Asian light and fluffy sponge cake flavoured with fresh blackcurrant juice.
When I made this fluffiest cake in the world, I didn't have any milk in my fridge that was suppose to go with in the recipe. What I do have in my fridge was blackcurrant juice that Greg only stocks up these days because of his recent obsession with them. So, I thought maybe it wouldn't be such a bad idea to use the juice as substitute since the milk really was there for the flavour and helping the sponge keep moist. Turns out, you can flavour sponge cakes without the artificial stuff. The downside though is that it doesn't really add much to the colour but the flavour is there. So, I get to make my sponge and my husband woke up with them for breakfast . I call that a win win. No one needs to remind him of his half empty bottle of blackcurrant juice. shhh....
If you want a light and fluffy cake that do not explode too quickly on the top before the centre can bake through, you need to bake them over a water bath. This Asian soft sponge here is considered as a delicate cake since the whole make up of this sponge cake are predominantly air.
As a dessert, this sponge cake is not entirely sweet at all but the delicate texture is an absolute delight. I usually serve them with home made jam but they are also really great on its own if you are not much of a sweet tooth.
The sponge cake is best served once it has completely cooled.
Baking tin: 230mm x 330mm x 55 mm Deep Square Baking Pan
Yield: 1 cake
8 Large eggs
120 g Cake flour
20 g Corn starch
120g Caster Sugar/ Granulated Sugar
100g Vegetable Oil ( I use grapeseed)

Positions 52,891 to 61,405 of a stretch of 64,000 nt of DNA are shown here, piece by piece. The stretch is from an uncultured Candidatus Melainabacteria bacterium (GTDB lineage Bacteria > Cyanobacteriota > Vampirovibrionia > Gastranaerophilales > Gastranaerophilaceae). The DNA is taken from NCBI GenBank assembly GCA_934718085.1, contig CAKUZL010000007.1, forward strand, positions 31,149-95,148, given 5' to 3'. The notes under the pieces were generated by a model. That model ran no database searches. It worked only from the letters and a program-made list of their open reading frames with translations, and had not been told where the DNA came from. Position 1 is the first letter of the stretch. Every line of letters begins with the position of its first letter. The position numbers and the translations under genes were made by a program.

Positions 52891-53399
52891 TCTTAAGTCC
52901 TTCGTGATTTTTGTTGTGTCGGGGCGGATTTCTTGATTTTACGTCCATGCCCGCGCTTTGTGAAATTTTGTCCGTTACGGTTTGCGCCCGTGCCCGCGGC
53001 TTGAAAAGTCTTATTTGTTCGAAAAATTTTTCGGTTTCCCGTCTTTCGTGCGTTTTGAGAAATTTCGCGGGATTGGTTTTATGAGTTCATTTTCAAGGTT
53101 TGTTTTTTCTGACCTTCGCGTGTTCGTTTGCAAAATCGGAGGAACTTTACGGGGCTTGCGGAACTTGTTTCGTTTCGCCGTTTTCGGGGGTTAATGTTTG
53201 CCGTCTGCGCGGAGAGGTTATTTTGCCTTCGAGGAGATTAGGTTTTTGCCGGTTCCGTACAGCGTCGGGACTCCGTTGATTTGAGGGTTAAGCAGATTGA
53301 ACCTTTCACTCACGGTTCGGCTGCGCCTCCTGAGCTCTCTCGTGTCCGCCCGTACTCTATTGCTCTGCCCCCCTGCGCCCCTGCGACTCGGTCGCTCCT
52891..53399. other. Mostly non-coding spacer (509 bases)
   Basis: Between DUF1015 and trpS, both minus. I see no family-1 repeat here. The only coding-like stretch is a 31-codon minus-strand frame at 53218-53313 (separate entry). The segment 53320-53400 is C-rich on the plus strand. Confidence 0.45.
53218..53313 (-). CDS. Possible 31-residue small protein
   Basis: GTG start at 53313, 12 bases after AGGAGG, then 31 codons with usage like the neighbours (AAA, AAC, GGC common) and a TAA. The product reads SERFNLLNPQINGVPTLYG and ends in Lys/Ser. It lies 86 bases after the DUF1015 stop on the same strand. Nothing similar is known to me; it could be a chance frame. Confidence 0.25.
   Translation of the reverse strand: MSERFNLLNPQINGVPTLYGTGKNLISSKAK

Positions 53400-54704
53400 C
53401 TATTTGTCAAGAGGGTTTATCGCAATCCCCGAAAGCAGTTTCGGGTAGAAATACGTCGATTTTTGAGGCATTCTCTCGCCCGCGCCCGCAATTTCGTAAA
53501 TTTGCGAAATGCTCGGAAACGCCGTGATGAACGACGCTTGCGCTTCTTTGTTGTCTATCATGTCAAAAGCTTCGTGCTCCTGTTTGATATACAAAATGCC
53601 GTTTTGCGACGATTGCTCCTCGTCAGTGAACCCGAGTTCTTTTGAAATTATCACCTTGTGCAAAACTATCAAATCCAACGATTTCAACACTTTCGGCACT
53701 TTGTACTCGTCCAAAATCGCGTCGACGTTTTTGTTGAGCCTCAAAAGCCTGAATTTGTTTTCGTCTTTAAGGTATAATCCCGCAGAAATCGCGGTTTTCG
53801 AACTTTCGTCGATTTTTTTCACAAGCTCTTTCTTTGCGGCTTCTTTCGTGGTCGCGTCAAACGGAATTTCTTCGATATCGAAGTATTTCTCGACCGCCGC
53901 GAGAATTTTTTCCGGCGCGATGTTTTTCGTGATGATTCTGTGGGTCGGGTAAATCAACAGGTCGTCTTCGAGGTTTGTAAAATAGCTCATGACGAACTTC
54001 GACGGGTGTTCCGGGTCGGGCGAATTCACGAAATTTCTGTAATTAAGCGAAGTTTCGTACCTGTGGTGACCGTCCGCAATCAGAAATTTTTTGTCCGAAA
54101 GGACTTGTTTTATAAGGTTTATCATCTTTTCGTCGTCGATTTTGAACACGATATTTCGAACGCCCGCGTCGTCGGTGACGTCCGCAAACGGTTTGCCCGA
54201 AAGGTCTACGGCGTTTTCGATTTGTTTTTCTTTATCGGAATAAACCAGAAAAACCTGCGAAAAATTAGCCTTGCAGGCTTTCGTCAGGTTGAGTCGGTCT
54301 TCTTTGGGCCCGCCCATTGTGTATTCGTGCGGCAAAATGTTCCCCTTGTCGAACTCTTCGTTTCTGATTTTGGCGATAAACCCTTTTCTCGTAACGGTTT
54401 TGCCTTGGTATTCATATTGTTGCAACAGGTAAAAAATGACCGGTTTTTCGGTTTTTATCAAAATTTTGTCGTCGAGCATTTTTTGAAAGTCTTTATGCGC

100g Blackcurrant Juice
1 tsp. Cream of tartar
Note: You can substitute the blackcurrant juice for any type of juice. If you want a simple vanilla sponge, just use full cream milk.
1. Line the base and sides of the baking tin with parchment paper. Pre heat the oven at 170°C.
2. Separate the eggs and make sure that that are no residue of egg yolks in the egg whites. Place the egg yolks into a large mixing bowl then whisk in the vegetable oil until well combined. Sift the cake flour, salt and corn flour together and add in 3 additions into the egg yolk mixture followed by the blackcurrant juice adding the two ingredients alternatively ending with the juice. Whisk the mixture until there are no lumps of flour present. Set aside and proceed to preparing the meringue.
3. Place the egg whites and cream of tartar into a clean and dry stand mixer bowl fitted with a whisk attachment. Whisk over medium speed until the whole mixture are foamy and there are no signs of liquid egg whites.
Gradually add in the caster sugar while whisking.
Once all the sugar have been added, increase the speed high and continue to whisk until the meringue reaches a medium peak. To test, dip the whisk into the meringue. It should pick up a point in the centre and slowly fold over onto itself but not too soft that if falls straight back into the bowl.
4. Gently fold 1/3 of the meringue into the egg yolk mixture with a rubber spatula then transfer the whole yolk mixture into the meringue and fold until there are no egg white mixture visible. Be gently through the whole process to prevent from deflating too much air in the sponge batter.
5. Transfer the sponge into the prepared baking tin then tap the tin onto the table a few times to tap out any large air pocket. Place the baking tin into a deep baking tray then fill the outer tray with boiling water 1/3 of the way around the sponge tin.
6. Place the sponge into the oven and bake for approximately 30 minutes, then turn the oven temperature down to 150°C and continue to bake for a further 10 to 20 minutes or when you gently tap the top of the sponge it feels bouncy.
7. Remove the baking tray from the oven and instantly remove the sponge cake from the tin and allow for it to cool on a wire rack. Remove the baking paper from the base. (Watch the video below on how to do that) and leave the cake to completely cool before cutting.
Note: If you don't want the cake to wrinkle too much from the top, once the cake is baked, turn off the oven, leave out some of the steam then leave the cake to slowly cool in the oven with the door slightly ajar.